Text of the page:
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Alopecia is the medical term for hair loss and it affects millions of men and women worldwide. While hair loss is different for every person, there are common causes and contributing factors including genetics, age and hormones. Often, people have more than one contributing factor, which leads to a cumulative effect of more severe hair loss that occurs at a faster rate. Whether you�re struggling with a receding hairline, overall thinning or patchy hair loss, you�ve come to the right place for information.

Only a medical professional can diagnose the true cause of hair loss, but the most common reason both men and women lose their hair is genetics. This condition is called androgenetic alopecia and it means being born with a propensity for hair loss. Androgenetic alopecia is also known as male and female pattern hair loss, and it can come from either or both the mother�s side or father�s side of the family.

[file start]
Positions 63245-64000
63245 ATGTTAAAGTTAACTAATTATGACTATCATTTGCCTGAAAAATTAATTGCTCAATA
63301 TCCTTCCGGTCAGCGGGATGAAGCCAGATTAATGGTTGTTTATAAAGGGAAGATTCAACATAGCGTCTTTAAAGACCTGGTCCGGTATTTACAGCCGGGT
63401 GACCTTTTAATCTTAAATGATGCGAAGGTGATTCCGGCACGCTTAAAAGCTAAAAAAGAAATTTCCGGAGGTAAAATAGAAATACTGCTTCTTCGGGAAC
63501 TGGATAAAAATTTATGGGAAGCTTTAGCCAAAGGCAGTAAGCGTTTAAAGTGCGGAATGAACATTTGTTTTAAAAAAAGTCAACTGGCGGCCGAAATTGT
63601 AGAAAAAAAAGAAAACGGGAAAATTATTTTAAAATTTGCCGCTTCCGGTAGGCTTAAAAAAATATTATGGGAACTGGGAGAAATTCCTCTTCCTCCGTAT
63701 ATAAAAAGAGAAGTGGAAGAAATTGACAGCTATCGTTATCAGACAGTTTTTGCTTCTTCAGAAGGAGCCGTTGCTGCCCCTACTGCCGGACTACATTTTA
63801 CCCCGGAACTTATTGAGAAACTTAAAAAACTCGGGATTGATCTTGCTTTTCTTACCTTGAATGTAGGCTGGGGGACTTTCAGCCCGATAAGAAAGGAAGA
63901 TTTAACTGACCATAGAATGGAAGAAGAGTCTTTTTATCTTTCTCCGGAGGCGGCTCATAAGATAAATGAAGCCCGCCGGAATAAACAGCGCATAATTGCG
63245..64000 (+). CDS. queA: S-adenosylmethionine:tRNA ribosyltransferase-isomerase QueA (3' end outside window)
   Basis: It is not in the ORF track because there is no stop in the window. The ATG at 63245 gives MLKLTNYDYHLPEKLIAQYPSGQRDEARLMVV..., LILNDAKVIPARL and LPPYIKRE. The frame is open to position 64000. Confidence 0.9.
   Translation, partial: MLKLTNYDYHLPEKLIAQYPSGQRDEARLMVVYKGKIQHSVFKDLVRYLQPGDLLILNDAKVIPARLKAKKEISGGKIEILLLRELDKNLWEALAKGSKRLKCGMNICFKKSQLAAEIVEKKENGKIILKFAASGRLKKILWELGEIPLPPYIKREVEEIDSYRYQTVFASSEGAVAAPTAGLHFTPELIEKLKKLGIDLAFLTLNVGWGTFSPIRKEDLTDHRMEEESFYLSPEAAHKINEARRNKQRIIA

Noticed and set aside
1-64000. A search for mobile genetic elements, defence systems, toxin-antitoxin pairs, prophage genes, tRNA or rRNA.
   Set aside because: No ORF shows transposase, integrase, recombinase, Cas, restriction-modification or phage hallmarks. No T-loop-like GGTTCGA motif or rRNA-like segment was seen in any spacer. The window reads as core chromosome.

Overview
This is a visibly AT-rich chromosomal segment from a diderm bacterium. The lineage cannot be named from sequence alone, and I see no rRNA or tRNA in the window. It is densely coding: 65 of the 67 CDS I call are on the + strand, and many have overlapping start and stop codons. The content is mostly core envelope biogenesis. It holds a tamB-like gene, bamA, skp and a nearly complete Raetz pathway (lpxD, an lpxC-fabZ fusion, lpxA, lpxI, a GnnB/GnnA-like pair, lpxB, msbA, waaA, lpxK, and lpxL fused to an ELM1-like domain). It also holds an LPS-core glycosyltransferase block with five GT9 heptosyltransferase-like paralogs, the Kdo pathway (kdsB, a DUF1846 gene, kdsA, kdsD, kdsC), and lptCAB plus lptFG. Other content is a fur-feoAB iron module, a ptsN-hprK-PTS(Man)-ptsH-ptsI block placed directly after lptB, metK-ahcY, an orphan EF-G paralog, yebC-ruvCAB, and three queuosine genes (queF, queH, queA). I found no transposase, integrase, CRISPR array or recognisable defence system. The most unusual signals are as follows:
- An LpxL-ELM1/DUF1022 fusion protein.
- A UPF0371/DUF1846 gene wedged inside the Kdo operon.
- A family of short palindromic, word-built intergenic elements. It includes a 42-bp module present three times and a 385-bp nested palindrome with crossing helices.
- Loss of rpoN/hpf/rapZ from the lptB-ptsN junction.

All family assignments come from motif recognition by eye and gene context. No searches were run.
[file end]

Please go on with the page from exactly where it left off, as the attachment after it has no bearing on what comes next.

Men experiencing male pattern baldness typically lose their hair in a very predictable and visible way. Hair loss begins with receding at the temples and/or thinning at the crown. As hair loss progresses, the two balding areas eventually meet in the middle, leaving hair only on the back and sides of the head. The reason this band of hair remains is that it�s resistant to a hormone called dihydrotestosterone (DHT). Men with male pattern baldness are born with a sensitivity to DHT that attacks hair follicles at the crown and along the hairline, particularly at the temples.